Staff Publications

Staff Publications

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    'Staff publications' is the digital repository of Wageningen University & Research

    'Staff publications' contains references to publications authored by Wageningen University staff from 1976 onward.

    Publications authored by the staff of the Research Institutes are available from 1995 onwards.

    Full text documents are added when available. The database is updated daily and currently holds about 240,000 items, of which 72,000 in open access.

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Record number 510045
Title A single arabidopsis gene encodes two differentially targeted geranylgeranyl diphosphate synthase isoforms
Author(s) Águila Ruiz-Sola, M.; Barja, M.V.; Manzano, David; Llorente, Briardo; Schipper, Bert; Beekwilder, Jules; Rodriguez-Concepcion, Manuel
Source Plant Physiology 172 (2016)3. - ISSN 0032-0889 - p. 1393 - 1402.
DOI http://dx.doi.org/10.1104/pp.16.01392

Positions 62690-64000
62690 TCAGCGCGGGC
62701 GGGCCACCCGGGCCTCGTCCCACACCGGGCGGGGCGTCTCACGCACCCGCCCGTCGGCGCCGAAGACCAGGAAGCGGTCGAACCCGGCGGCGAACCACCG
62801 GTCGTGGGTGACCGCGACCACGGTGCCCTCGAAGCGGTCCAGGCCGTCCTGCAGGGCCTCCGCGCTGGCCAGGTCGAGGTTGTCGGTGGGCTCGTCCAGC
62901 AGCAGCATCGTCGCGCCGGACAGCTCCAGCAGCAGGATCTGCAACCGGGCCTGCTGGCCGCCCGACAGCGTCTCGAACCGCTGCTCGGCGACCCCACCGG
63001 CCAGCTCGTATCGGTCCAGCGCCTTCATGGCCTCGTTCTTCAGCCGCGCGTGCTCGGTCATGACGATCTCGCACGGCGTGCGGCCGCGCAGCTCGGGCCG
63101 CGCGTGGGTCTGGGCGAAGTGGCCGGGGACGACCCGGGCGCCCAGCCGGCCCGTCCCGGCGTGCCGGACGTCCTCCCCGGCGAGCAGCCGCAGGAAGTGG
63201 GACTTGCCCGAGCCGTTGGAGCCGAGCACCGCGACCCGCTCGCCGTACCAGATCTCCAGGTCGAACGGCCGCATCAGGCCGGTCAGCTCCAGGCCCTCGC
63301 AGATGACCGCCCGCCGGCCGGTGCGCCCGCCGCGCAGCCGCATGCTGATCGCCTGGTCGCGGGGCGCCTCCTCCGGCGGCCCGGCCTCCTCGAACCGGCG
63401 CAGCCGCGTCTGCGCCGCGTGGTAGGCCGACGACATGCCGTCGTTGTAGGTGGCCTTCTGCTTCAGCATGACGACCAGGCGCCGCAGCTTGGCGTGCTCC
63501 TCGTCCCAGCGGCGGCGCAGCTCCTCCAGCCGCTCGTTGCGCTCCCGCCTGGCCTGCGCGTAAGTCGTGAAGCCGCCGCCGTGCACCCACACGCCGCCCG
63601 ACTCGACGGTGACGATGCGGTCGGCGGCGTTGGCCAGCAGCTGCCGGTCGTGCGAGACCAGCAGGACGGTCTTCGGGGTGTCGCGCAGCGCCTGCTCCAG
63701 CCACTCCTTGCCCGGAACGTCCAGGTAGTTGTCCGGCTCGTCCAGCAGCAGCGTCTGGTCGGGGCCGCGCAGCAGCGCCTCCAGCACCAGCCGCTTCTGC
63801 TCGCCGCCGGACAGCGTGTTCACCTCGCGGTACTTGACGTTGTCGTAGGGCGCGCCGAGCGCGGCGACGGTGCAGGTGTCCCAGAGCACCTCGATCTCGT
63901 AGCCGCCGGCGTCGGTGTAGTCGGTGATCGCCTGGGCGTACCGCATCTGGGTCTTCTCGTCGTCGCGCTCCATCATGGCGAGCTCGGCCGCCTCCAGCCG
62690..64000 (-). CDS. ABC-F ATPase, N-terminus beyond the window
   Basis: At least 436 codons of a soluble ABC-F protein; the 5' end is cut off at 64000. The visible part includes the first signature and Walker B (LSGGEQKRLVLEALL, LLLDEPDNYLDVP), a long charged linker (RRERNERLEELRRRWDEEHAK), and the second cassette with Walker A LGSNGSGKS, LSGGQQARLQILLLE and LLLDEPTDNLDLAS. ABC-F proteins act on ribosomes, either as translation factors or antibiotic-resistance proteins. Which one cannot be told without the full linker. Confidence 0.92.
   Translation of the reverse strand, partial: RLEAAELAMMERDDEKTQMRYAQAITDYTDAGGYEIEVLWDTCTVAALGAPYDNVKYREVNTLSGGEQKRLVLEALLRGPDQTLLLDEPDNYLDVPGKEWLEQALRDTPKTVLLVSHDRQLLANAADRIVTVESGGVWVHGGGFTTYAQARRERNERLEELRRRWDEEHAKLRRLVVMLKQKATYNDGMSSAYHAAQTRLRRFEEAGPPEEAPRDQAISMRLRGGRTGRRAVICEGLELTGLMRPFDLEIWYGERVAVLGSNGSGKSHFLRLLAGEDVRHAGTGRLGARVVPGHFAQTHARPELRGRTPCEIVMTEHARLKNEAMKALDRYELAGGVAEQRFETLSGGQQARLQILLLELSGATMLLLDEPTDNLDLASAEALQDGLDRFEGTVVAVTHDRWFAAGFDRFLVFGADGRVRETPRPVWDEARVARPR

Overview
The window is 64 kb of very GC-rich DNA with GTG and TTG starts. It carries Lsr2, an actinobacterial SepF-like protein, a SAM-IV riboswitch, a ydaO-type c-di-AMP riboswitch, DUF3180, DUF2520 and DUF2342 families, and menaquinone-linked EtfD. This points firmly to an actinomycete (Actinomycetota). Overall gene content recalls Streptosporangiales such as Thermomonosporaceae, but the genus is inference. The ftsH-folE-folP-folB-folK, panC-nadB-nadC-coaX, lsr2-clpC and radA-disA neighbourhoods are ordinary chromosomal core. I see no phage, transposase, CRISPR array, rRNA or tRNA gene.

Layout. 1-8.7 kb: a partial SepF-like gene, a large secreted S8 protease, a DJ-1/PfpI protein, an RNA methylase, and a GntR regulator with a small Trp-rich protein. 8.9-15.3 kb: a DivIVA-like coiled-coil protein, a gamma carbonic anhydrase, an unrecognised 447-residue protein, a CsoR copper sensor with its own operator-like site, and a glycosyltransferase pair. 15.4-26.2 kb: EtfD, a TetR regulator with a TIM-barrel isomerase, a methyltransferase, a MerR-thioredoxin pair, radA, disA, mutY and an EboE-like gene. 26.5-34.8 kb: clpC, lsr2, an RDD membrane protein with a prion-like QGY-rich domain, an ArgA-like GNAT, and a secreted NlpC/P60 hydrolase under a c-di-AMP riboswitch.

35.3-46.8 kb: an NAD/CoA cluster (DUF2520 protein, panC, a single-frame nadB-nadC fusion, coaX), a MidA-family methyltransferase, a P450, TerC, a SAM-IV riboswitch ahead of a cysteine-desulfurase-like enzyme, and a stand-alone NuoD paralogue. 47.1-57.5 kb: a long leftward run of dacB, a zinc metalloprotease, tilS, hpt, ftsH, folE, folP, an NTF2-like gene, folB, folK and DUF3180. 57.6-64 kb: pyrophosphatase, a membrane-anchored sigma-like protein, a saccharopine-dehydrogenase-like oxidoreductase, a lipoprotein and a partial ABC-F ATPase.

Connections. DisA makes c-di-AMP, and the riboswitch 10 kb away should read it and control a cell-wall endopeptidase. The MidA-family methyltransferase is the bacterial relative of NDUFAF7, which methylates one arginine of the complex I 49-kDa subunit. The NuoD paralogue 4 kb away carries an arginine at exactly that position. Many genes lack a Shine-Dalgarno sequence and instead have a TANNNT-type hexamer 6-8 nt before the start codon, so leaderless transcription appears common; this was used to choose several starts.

Department(s) PRI BIOS Applied Metabolic Systems
Publication type Refereed Article in a scientific journal
Publication year 2016
Abstract

A wide diversity of isoprenoids is produced in different plant compartments. Most groups of isoprenoids synthesized in plastids, and some produced elsewhere in the plant cell derive from geranylgeranyl diphosphate (GGPP) synthesized by GGPP synthase (GGPPS) enzymes. In Arabidopsis (Arabidopsis thaliana), five genes appear to encode GGPPS isoforms localized in plastids (two), the endoplasmic reticulum (two), and mitochondria (one). However, the loss of function of the plastid-targeted GGPPS11 isoform (referred to as G11) is sufficient to cause lethality. Here, we show that the absence of a strong transcription initiation site in the G11 gene results in the production of transcripts of different lengths. The longer transcripts encode an isoform with a functional plastid import sequence that produces GGPP for the major groups of photosynthesis-related plastidial isoprenoids. However, shorter transcripts are also produced that lack the first translation initiation codon and rely on a second in-frame ATG codon to produce an enzymatically active isoform lacking this N-terminal domain. This short enzyme localizes in the cytosol and is essential for embryo development. Our results confirm that the production of differentially targeted enzyme isoforms from the same gene is a central mechanism to control the biosynthesis of isoprenoid precursors in different plant cell compartments.

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